Cervical Cancer Screening and Vaccination

Cervical Cancer Screening and Vaccination

Screening The following procedures and tests may be needed for the screening of cervical cancer:

Bimanual pelvic exam. The following tests and procedures may be applied for screening of cervical cancer:

HPV test. This testing is done on the sample of cells extracted from the woman’s cervix. The sample taken here can also be employed for the Pap Test. The sample taken is tested for the strains of HPV which are usually linked to cervical cancer. This testing can be completed in privacy or along with a Pap test. This testing can also be completed on the sample of cells collected by the woman from her vagina herself

Pap test. The Pap test is amongst the most common test done for detecting early changes in cells which can lead to cervical cancer. This test is called Pap smear. This test constitutes gathering a sample of cells from the cervix. It is usually done simultaneously to the bimanual pelvic exam. A Pap test can be coupled with an HPV test.

Visual inspection with acetic acid (VIA). VIA refers to a sort of screening test implied in cases where the access to medical care is bound. This type of test can be done with a naked eye and with the help of a few tools. During this testing, the solution of white vinegar dilution is applied to the cervix. The cervix is then checked for abnormalities which turn white when comes in contact to vinegar.


HPV vaccination for women can subsequently reduce the chances of developing cervical cancer later in life however this approach does not exclude the need for regular screening life at later stages.

  • The vaccines do not give protection against every high-risk HPV types.
  • If vaccination coverage is low, non-vaccinated girls are at a continuous risk just like other women who did not have the chance to be vaccinated.
  • Screening programmes perform an important role in the repression of cervical cancer allowing for early detection and treatment. Cervical cancer screening refers to the testing for pre-cancerous lesions and cancer in women who do not exhibit any symptoms and seem to be perfectly healthy When pre-cancerous lesions are identified during screening, these can be treated easily advancement of cancer can be averted. Screening can also help in detecting cancer at quite an early stage, allowing women to receive very effective treatment. Since pre-cancerous lesions take several years to develop, screening followed by adequate treatment is prescribed for every woman aged 30 years in every 5 to 10 years. WHO also proposes that countries should assure that women aged between 30 to 49 years should be screened at least once in their entire lifetime.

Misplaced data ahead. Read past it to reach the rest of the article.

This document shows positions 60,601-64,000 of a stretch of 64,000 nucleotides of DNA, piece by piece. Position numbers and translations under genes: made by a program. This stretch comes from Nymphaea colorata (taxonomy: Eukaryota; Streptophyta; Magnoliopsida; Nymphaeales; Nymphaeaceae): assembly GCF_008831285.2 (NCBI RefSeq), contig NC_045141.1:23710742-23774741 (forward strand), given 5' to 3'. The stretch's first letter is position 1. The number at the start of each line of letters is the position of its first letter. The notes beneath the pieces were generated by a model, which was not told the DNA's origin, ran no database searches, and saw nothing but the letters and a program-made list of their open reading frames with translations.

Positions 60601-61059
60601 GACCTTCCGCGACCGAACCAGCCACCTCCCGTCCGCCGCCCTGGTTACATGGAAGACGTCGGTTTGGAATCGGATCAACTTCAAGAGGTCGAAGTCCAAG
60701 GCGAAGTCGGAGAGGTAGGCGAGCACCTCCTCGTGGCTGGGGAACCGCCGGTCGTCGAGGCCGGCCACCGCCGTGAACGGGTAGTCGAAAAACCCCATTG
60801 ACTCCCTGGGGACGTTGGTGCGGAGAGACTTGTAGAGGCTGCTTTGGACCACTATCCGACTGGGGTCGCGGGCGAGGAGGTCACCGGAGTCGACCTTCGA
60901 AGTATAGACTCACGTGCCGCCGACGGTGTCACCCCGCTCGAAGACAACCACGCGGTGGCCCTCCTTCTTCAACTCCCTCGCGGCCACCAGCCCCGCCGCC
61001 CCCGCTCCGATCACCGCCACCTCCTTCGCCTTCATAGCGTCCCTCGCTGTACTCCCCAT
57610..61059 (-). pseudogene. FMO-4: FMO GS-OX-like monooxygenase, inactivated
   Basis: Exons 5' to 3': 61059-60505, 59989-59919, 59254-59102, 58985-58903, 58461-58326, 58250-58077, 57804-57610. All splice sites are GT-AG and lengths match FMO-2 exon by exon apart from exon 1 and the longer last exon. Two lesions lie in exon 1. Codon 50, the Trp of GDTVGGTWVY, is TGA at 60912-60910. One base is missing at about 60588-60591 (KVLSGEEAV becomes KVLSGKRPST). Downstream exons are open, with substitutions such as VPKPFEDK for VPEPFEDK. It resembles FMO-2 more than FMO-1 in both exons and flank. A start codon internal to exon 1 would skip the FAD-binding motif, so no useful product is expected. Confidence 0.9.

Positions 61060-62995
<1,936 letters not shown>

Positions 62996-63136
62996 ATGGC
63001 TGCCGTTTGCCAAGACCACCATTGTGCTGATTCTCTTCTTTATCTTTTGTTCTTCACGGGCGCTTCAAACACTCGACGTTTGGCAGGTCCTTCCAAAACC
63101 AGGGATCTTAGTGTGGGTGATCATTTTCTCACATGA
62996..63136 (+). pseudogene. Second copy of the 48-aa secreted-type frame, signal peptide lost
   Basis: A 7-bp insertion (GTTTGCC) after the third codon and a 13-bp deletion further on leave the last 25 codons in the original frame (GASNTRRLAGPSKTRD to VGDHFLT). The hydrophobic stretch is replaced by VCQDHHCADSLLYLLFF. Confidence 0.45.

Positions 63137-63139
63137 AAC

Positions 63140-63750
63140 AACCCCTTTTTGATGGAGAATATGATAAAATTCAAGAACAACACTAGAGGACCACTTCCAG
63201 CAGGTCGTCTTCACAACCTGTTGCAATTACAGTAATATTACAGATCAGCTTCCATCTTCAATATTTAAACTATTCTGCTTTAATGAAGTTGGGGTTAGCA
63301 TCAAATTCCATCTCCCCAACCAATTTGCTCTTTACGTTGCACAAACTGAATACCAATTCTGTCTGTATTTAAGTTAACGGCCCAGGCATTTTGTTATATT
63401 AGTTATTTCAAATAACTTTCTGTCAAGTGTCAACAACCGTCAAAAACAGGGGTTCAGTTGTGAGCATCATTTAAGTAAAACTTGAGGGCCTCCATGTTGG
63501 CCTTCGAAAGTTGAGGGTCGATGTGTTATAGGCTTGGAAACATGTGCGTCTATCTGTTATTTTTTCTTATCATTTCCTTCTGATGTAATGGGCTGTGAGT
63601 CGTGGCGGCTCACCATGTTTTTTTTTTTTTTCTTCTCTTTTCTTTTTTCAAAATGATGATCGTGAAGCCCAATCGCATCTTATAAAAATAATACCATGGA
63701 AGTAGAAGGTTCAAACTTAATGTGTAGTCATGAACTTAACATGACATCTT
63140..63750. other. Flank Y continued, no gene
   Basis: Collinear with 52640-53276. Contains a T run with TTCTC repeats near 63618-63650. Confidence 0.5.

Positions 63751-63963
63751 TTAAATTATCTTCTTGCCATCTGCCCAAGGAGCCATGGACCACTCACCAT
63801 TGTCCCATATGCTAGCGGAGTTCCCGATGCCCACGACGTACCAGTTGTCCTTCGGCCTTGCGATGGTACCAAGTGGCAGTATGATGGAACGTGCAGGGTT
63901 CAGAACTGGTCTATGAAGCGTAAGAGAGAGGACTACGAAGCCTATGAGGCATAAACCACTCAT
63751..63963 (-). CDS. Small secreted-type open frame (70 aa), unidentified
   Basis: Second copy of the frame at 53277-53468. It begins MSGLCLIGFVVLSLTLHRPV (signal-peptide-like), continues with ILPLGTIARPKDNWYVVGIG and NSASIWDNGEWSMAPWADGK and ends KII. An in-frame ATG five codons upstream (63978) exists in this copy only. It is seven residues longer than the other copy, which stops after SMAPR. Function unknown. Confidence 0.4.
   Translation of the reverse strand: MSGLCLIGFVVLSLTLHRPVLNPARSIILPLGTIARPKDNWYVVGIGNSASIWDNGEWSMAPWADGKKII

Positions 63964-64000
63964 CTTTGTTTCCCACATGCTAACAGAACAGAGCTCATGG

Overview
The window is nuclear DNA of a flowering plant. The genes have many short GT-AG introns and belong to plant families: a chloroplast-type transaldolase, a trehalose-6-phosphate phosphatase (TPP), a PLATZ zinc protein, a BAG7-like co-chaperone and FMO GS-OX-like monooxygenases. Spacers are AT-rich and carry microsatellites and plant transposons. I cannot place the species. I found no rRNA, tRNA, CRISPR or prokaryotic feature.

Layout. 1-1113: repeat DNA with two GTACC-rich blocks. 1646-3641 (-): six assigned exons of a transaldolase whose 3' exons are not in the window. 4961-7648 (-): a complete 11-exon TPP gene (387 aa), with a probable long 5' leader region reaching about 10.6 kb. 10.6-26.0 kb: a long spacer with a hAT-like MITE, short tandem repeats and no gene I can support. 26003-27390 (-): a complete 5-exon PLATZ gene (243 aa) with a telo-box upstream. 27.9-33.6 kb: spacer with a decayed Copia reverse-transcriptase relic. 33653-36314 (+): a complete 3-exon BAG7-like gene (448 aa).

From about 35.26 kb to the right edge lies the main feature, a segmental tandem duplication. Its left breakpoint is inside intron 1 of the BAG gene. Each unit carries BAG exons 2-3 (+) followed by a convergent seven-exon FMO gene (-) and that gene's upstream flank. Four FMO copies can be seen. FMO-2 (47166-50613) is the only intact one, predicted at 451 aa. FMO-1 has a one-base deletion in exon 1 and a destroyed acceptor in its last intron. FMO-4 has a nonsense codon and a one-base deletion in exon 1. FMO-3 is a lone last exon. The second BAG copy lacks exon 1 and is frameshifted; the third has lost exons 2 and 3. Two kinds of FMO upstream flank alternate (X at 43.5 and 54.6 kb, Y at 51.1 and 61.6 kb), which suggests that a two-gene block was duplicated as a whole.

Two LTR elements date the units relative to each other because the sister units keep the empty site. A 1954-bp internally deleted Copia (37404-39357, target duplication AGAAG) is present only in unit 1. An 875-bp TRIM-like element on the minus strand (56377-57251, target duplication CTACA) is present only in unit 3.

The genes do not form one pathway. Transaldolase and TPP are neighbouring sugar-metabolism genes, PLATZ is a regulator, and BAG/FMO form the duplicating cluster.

• Prevention of Cervical Cancer -

    Cervical cancer can be checked by having regular screenings for finding any precancers and treating them. Preventing precancers refers to controlling the possible risk factors, which are as follows:-

  • first sexual intercourse should be delayed Until the late teens or beyond.
  • Number of sex partners should be restricted
  • Avoid having sex with a person having multiple partners
  • Avoid sex with a person who is clearly infected with genital warts or exhibits other symptoms
  • Quitting smoking

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